This is the post in which we say goodbye. We’re both leaving our respective jobs at Beliefnet, and so it’s time to step away from the blog. So, this is the post in which we say goodbye…by saying thank you. Thank you to you, the readers, for clicking and visiting and sharing the myriad ways […]
You may have heard about this case–a 13-year-old boy, Daniel Hauser, was diagnosed with Hodgkin’s lymphoma and started chemo, but then his parents stopped treatment for religious reasons and said they’d be taking care of it naturally.
Well, a judge ordered the boy to get an x-ray and do chemo if his tumor had grown; he and his mom didn’t show up for court yesterday to hear the verdict–that Daniel’s cancer has worsened. His dad said he didn’t know where they were. Today there’s a nationwide warrant for their arrest.
One news article said that with chemo and radiation Daniel has a 90 percent survival rate; without it, 5 percent. The family practices Nemenhah Band, a religious group that takes some of its practicies from American Indians. The methods include supplements, diet changes, and sweat lodges to detoxify.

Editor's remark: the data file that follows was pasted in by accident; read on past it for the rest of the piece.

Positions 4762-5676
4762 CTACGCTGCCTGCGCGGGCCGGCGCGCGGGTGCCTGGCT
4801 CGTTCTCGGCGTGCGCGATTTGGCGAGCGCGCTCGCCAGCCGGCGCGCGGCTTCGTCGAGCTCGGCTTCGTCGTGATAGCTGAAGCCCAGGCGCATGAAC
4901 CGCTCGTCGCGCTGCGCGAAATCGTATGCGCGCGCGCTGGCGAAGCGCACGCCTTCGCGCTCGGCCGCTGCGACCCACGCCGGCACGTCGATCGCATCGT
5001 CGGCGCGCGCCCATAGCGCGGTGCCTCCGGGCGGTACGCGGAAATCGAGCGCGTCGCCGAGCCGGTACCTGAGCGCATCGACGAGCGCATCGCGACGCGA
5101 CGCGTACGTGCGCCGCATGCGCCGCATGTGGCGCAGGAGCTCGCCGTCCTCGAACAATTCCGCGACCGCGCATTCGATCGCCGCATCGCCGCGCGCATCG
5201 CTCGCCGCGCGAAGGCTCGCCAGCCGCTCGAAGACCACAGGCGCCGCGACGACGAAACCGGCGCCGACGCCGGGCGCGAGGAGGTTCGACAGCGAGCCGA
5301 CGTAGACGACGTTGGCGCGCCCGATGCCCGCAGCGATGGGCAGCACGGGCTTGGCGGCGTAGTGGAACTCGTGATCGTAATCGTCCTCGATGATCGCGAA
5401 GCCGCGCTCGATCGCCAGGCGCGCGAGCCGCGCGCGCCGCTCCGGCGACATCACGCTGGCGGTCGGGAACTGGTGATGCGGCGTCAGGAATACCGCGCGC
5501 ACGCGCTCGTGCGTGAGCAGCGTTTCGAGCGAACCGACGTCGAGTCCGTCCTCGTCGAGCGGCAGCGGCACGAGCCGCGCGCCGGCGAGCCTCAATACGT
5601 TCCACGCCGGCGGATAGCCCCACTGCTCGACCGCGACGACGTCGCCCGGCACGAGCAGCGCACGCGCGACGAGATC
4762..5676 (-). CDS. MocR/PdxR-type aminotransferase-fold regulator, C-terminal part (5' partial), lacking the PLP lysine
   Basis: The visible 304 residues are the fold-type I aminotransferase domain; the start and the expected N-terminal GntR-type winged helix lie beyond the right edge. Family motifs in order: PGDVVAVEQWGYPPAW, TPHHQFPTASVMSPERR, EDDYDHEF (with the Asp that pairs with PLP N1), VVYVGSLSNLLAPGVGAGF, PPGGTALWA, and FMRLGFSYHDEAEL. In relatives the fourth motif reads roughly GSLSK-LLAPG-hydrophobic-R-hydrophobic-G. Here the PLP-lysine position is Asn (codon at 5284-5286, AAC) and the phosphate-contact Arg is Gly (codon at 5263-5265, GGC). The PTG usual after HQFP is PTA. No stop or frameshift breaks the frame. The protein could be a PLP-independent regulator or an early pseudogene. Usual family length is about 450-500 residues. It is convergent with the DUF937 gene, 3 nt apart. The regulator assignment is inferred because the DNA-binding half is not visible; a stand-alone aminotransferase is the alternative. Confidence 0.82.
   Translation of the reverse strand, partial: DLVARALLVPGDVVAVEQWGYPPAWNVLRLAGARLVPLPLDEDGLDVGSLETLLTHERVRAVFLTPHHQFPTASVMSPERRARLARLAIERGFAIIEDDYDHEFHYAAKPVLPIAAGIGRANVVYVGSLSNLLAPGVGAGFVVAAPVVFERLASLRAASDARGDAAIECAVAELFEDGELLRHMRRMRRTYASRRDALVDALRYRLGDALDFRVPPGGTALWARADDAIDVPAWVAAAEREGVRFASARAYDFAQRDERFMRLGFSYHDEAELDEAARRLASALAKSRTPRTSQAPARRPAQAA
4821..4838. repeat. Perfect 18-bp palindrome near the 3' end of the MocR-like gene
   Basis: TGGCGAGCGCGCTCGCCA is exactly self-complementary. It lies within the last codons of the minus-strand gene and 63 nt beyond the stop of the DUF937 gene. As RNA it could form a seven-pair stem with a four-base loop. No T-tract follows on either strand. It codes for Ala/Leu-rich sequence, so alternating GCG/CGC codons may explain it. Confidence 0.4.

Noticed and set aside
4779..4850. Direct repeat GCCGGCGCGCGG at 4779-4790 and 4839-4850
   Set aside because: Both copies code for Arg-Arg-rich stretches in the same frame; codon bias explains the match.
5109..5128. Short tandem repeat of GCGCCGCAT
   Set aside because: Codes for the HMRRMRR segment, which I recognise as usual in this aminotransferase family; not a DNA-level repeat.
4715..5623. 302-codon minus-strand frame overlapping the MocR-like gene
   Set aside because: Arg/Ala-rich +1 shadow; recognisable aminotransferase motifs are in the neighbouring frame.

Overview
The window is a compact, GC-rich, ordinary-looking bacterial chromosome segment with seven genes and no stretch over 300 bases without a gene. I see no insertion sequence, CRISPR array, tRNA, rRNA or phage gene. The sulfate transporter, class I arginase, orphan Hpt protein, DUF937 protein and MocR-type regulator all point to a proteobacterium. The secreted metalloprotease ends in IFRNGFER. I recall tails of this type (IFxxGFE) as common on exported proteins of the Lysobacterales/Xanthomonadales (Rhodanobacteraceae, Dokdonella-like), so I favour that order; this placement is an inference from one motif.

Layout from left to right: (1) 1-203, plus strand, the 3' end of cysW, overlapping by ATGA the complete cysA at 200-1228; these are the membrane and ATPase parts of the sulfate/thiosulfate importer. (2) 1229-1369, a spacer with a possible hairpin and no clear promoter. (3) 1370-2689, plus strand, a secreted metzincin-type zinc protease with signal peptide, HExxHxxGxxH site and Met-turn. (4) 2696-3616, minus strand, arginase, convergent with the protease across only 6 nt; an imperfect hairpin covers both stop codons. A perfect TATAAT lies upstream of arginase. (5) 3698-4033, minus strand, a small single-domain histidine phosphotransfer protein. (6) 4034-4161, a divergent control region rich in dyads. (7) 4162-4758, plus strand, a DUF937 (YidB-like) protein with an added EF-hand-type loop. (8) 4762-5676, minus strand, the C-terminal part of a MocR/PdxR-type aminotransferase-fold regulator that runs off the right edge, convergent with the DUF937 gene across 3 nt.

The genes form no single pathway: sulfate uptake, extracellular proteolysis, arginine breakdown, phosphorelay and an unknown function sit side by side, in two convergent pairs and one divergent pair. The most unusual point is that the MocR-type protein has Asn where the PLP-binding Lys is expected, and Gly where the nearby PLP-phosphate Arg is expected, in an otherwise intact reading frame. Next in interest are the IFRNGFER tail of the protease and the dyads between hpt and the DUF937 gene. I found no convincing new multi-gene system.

If they do find them authorities say Daniel will be placed in a foster home due to “medical neglect.” It all is obviosuly sad and crazy. Personally, I did chemo for my cancer despite my extreme misgivings about allopathic drugs. And I’m glad. But plenty of people eschew doctors’ orders for alternative care. Many are successful. Many are not. It’s their choice and I may not always “agree,” but I respect it. But they all have one thing in common–they’re grown-ups.
The news articles about this are fascinating to me, most denigrating the decision by putting “natural” in quotation marks and almost all acting as if Daniel is an adult who has made a decision. I wonder: How much of this on the parents’ part is genuine religious devotion and a true belief in alternative medicine, and how much is a terrified reaction at seeing what chemo does to their son? Is it just a unique way to be in denial, keeping their son from the temporary harm of chemo while putting him at great risk?
No doubt they love their kid. But I’m with the judge on this. The kid needs chemo. But foster care? If they do get him into treatment, that just seems punitive and unnecessary.
What do you think about this case and natural cancer treatment in general?